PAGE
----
Taking a closer look at the impacts of the Corps of Engineers mandate to remove trees from the Rosenberry Drive dike, a local engineering firm was engaged by North Idaho College to review options for the City of Coeur d’Alene. In the review, the firm estimated that the costs of removing trees and roots, and then reconstructing the dike, would cost upwards of $1.6 million. The cost estimate was presented at a recent meeting of the ad hoc committee formed by the City of Coeur d’Alene regarding the dike road trees issue.

The engineering firm also provided a feasibility study for a modification to the dike system that could preserve the trees. By installing “sheet pilings” – essentially a metal floodwall driven through the center of the dike system – the vast majority of the vegetation on the dike could be preserved. The project appeared to be entirely feasible, but could cost up to $3 million and would require permit approvals that could take some time to assemble.

Neither option is particularly attractive, however, given the enormous costs and construction hassles that would be involved. The options are especially unattractive since there is no demonstrated historic, scientific or technical need to remove trees to keep floodwaters at bay.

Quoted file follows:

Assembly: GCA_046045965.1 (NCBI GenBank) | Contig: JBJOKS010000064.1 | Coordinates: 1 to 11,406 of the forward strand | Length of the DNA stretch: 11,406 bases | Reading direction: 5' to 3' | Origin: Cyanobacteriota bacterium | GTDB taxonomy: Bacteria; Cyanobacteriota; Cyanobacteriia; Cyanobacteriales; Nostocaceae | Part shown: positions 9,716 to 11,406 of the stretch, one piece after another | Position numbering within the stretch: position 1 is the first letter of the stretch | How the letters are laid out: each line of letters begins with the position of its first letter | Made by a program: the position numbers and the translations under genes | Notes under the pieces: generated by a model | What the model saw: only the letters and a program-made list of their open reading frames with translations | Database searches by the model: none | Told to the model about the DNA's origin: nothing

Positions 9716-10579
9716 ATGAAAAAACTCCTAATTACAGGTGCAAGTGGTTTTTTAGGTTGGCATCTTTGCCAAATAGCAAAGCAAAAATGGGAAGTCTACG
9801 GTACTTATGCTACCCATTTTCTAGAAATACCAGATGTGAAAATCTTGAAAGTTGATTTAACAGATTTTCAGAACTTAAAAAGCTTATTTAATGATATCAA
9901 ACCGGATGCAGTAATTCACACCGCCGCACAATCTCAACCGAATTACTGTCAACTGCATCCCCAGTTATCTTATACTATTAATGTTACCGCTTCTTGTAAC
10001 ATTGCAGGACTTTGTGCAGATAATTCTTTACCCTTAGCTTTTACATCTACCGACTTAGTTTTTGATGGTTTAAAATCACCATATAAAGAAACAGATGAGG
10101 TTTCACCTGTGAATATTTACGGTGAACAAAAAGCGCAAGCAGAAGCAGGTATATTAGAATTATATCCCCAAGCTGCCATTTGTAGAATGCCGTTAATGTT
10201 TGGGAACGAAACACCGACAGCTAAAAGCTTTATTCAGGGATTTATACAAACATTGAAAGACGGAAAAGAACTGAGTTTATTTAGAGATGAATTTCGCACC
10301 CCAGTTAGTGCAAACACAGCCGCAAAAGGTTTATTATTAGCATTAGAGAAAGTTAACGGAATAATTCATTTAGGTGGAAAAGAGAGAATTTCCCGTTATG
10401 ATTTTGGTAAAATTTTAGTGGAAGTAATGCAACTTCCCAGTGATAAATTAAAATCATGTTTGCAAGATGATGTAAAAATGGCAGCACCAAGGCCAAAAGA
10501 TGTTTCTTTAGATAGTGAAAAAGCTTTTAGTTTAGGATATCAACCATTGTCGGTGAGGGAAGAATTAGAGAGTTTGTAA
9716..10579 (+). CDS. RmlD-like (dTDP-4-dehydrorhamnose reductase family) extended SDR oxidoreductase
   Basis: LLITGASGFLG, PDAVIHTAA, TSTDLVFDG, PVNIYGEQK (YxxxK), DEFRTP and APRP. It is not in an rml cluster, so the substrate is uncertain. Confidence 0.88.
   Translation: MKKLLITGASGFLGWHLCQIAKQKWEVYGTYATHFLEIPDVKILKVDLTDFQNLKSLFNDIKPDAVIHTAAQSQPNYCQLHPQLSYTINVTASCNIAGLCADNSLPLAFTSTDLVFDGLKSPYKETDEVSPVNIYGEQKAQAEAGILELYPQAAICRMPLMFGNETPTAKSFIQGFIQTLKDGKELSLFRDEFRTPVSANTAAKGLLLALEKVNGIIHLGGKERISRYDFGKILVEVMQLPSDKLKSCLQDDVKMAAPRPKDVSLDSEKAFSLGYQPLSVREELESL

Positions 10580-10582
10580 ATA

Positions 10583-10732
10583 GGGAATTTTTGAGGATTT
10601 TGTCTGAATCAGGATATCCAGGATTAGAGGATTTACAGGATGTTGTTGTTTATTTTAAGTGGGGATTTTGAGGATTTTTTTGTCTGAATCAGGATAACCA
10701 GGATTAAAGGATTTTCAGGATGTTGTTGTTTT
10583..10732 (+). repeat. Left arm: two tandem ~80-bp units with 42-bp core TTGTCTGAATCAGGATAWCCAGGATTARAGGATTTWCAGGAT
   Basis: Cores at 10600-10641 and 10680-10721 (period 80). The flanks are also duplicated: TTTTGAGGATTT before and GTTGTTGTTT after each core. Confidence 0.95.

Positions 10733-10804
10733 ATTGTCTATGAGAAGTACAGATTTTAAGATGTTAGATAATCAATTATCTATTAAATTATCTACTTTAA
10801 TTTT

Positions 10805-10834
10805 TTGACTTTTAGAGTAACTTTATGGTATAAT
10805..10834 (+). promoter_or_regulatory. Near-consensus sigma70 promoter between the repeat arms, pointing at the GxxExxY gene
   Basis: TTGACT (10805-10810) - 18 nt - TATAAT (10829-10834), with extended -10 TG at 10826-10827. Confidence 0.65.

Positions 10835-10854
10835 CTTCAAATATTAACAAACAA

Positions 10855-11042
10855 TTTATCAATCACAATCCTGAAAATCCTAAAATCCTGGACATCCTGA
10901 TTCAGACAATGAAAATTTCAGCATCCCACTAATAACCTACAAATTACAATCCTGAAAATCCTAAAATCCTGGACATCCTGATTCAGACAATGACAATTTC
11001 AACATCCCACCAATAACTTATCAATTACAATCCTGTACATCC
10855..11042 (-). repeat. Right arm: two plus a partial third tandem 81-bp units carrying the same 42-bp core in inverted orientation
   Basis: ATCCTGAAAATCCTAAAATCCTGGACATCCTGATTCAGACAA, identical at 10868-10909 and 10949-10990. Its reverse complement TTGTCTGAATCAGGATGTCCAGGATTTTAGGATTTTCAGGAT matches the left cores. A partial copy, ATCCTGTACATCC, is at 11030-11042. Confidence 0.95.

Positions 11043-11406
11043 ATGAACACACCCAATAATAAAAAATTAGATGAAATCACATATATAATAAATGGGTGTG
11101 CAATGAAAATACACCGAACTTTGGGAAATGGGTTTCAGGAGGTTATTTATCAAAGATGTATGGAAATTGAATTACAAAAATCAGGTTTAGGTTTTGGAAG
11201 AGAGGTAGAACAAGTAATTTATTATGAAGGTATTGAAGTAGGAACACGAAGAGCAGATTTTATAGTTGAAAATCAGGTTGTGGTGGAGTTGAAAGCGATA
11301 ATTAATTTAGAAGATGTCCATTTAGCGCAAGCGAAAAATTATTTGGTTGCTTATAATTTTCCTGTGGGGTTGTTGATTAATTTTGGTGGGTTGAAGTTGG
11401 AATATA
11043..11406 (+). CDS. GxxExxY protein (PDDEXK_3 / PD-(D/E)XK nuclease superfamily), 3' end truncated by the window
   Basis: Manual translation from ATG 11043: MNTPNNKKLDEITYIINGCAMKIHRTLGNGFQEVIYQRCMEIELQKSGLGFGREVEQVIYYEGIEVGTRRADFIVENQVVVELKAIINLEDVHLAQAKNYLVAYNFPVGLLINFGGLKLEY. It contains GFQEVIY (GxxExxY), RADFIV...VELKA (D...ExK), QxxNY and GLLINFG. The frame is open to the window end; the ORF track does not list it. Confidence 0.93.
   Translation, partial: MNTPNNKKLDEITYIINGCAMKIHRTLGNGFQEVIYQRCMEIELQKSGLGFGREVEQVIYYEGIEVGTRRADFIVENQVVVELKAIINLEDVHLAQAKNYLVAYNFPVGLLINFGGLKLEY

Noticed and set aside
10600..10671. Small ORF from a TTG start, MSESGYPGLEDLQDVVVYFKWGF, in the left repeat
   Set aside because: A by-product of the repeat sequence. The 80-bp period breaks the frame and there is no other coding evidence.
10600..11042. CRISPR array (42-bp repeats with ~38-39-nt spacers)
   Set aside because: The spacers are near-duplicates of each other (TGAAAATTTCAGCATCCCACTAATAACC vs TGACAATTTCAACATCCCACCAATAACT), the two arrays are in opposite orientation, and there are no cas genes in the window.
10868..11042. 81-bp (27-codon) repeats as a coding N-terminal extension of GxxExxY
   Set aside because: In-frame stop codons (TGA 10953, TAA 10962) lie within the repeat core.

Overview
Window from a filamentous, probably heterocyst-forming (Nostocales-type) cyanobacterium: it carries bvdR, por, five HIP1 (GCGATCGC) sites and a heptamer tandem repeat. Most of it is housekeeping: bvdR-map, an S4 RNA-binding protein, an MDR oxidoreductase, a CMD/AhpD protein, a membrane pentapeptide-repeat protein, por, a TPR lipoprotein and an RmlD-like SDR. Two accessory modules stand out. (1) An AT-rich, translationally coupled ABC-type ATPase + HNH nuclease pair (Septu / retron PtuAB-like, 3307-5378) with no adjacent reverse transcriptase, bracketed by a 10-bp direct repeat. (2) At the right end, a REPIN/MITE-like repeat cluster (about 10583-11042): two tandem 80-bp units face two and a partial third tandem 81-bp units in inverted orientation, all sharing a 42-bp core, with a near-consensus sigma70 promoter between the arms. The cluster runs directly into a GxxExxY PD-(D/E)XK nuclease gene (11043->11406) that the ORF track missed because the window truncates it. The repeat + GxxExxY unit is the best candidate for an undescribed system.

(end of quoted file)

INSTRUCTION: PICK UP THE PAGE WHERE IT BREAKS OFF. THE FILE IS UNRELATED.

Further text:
For the immediate future, the Committee agreed to continue to explore other options to removing the trees. Working directly with FEMA regarding floodplain mapping, for example, rather than the Corps of Engineers regarding dike certification, could be an important key to solving the problem.

Meanwhile, slowly shifting regulatory frameworks and different approaches by federal agencies could result in new options. FEMA is currently working to provide better flexibility in its flood-mapping procedures, and new flexibility for FEMA could give new flexibility to local jurisdictions on how to approach levee vegetation problems. And, for what it’s worth, the Corps of Engineers is also reviewing national policies on levee vegetation.

So far, there is no obvious path forward for the city to preserve both the trees and the officially sanctioned floodplain protection at a reasonable cost. But the City and the ad hoc committee are committed to finding just such a solution. Stay tuned.